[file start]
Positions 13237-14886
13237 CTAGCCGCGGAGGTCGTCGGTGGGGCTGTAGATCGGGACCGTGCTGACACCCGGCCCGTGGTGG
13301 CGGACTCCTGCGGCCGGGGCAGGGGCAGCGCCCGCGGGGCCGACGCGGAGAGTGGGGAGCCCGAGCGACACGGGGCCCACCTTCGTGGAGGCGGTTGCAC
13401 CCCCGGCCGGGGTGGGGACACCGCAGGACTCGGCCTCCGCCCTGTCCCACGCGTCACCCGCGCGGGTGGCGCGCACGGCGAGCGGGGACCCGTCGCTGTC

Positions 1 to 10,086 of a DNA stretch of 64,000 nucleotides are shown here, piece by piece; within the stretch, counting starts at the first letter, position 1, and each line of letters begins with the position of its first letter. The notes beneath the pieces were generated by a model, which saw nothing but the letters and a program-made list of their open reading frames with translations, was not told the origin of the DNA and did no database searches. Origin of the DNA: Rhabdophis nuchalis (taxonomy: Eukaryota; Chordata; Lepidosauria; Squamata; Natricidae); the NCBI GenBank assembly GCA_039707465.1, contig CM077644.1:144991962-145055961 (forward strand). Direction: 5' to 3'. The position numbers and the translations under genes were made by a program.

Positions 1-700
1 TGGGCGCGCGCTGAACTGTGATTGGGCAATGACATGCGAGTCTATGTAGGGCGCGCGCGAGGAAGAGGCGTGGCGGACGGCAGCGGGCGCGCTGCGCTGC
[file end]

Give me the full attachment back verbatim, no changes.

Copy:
Positions 13237-14886
13237 CTAGCCGCGGAGGTCGTCGGTGGGGCTGTAGATCGGGACCGTGCTGACACCCGGCCCGTGGTGG
13301 CGGACTCCTGCGGCCGGGGCAGGGGCAGCGCCCGCGGGGCCGACGCGGAGAGTGGGGAGCCCGAGCGACACGGGGCCCACCTTCGTGGAGGCGGTTGCAC
13401 CCCCGGCCGGGGTGGGGACACCGCAGGACTCGGCCTCCGCCCTGTCCCACGCGTCACCCGCGCGGGTGGCGCGCACGGCGAGCGGGGACCCGTCGCTGTC

Positions 1 to 10,086 of a DNA stretch of 64,000 nucleotides are shown here, piece by piece; within the stretch, counting starts at the first letter, position 1, and each line of letters begins with the position of its first letter. The notes beneath the pieces were generated by a model, which saw nothing but the letters and a program-made list of their open reading frames with translations, was not told the origin of the DNA and did no database searches. Origin of the DNA: Rhabdophis nuchalis (taxonomy: Eukaryota; Chordata; Lepidosauria; Squamata; Natricidae); the NCBI GenBank assembly GCA_039707465.1, contig CM077644.1:144991962-145055961 (forward strand). Direction: 5' to 3'. The position numbers and the translations under genes were made by a program.

Positions 1-700
1 TGGGCGCGCGCTGAACTGTGATTGGGCAATGACATGCGAGTCTATGTAGGGCGCGCGCGAGGAAGAGGCGTGGCGGACGGCAGCGGGCGCGCTGCGCTGC